SUSTO initially caught my attention last December with their single “Waves,” a spacey rocker with an uplifting “keep on keeping on” message, but many Hoosiers’ first exposure to the South Carolina natives came back in March, when they opened up for The Lumineers on the most recent U.S. stint of their Cleopatra World Tour. Now traveling across the country for their own headlining tour, the Charleston-based quintet’s latest stop in Indianapolis was last month at Fountain Square’s Hi-Fi.
Along for the ride with SUSTO was Nashville-based psychedelic rock collective Skyway Man. The newer group was led by their talented singer and main songwriter James Wallace. Their set was packed full of fun and dynamic contrasts, two fairly independent factors that happened to overlap quite a bit in this case. Wallace’s stage setup consisted of two separate microphones for two very different vocal effects, in addition to two sets of keys that he went back and forth playing alongside his guitars. The rest of his band was tight as well, but arguably the highlight of the entire group was master of trades Stefan Forbus, who spent his time on stage jamming out on a whole host of different instruments, including the saxophone, flute, tambourine, maracas and even the triangle. The result was an awesome way to kick off the night and get the crowd pumped up for the headliners.
Since they were headlining this time around, SUSTO obviously had more freedom and less of a time constraint. They ended up playing for significantly longer (again, no surprise there), covering much of their brief catalog, from their 2014 self-titled debut to this year’s & I’m Fine Today and even the singles in between the two full-lengths. Not only did they play the bulk – if not all – of their setlist from back in March, but they were also able to touch some of the deep cuts they missed the first time around. They still passed on “Mountain Top,” but that could be attributed to the nature of the song.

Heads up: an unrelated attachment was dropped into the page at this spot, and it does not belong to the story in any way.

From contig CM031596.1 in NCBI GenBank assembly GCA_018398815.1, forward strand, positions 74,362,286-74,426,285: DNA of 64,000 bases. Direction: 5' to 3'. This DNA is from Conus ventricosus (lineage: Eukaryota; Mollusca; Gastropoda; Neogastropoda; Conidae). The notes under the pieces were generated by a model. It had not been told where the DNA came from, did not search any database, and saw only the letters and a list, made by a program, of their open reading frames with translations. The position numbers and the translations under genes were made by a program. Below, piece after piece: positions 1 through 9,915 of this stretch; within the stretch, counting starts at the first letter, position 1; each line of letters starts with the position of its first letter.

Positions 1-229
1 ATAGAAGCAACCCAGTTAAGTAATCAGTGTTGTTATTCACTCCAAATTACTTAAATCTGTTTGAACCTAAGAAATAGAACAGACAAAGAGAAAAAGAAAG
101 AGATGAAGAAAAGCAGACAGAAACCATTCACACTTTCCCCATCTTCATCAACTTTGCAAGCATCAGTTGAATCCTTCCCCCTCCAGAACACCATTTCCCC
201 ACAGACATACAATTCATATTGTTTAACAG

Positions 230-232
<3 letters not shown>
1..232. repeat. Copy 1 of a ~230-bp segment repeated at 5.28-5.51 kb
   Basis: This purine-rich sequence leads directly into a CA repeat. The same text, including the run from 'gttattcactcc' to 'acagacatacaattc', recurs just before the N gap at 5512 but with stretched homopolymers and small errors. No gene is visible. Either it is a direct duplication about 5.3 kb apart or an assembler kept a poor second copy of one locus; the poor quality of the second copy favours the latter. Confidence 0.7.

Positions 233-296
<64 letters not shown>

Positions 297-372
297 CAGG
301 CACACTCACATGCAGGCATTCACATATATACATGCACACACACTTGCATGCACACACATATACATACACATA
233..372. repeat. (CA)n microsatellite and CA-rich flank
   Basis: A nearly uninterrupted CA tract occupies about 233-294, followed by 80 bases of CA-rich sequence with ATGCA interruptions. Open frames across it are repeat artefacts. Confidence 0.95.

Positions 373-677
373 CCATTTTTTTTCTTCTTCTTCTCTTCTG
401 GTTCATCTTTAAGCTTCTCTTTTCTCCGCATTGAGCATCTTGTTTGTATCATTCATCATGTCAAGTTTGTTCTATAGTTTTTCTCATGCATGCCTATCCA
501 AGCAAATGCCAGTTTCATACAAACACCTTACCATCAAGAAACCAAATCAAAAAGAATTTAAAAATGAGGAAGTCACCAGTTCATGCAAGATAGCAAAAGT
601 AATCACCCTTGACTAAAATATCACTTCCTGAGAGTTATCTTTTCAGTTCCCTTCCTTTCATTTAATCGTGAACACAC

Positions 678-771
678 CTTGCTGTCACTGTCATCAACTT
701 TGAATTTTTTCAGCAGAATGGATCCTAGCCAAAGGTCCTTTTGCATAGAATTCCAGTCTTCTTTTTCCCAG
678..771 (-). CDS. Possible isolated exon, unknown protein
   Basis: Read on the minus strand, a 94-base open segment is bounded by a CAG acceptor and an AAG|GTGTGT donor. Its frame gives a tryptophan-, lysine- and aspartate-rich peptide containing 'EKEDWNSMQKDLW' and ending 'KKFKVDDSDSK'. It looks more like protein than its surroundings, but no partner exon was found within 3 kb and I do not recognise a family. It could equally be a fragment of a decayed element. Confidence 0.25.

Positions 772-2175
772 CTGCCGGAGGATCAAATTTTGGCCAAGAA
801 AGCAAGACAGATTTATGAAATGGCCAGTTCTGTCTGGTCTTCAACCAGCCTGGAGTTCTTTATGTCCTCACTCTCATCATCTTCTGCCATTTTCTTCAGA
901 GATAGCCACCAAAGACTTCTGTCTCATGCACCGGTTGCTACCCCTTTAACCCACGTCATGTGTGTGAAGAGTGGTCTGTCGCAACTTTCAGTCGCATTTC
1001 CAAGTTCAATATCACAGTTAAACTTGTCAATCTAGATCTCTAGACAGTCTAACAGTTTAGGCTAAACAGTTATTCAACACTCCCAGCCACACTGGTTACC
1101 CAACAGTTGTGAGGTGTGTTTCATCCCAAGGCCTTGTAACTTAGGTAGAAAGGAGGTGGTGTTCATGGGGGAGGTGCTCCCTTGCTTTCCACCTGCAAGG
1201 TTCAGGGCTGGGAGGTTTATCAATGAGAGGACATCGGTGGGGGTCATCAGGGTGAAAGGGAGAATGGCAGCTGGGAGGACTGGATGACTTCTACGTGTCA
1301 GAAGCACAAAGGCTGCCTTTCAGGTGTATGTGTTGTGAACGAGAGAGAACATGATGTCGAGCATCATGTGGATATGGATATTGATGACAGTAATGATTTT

One key difference I noted about the two sets was that, this time around, the quintet felt livelier. Perhaps that had something to do with the size of the room being much more intimate than the downtown fieldhouse where they opened for The Lumineers. With a smaller, homier feel and fans that actually came to see them, it was a lot easier for the Charleston folk rockers to engage with the crowd (and thus the crowd could engage with them more easily as well). Though I’ve only see them twice now, Justin Osborne and company’s stage presence seem like it would fit best in a mid-sized room with a capacity of several hundred, such as The Hi-Fi is. Maybe one day the group will get to the level where they’re headlining amphitheaters across the country, but NBA arenas like Bankers Life? SUSTO has never struck me as the “arena rock” kind of band – it’s just not their scene. That said, they felt right at home at The Hi-Fi.
Side note: in case you missed it and want to know more about the band and their latest effort, you can go check out my phone interview with Osborne from earlier this year, also right here on the blog.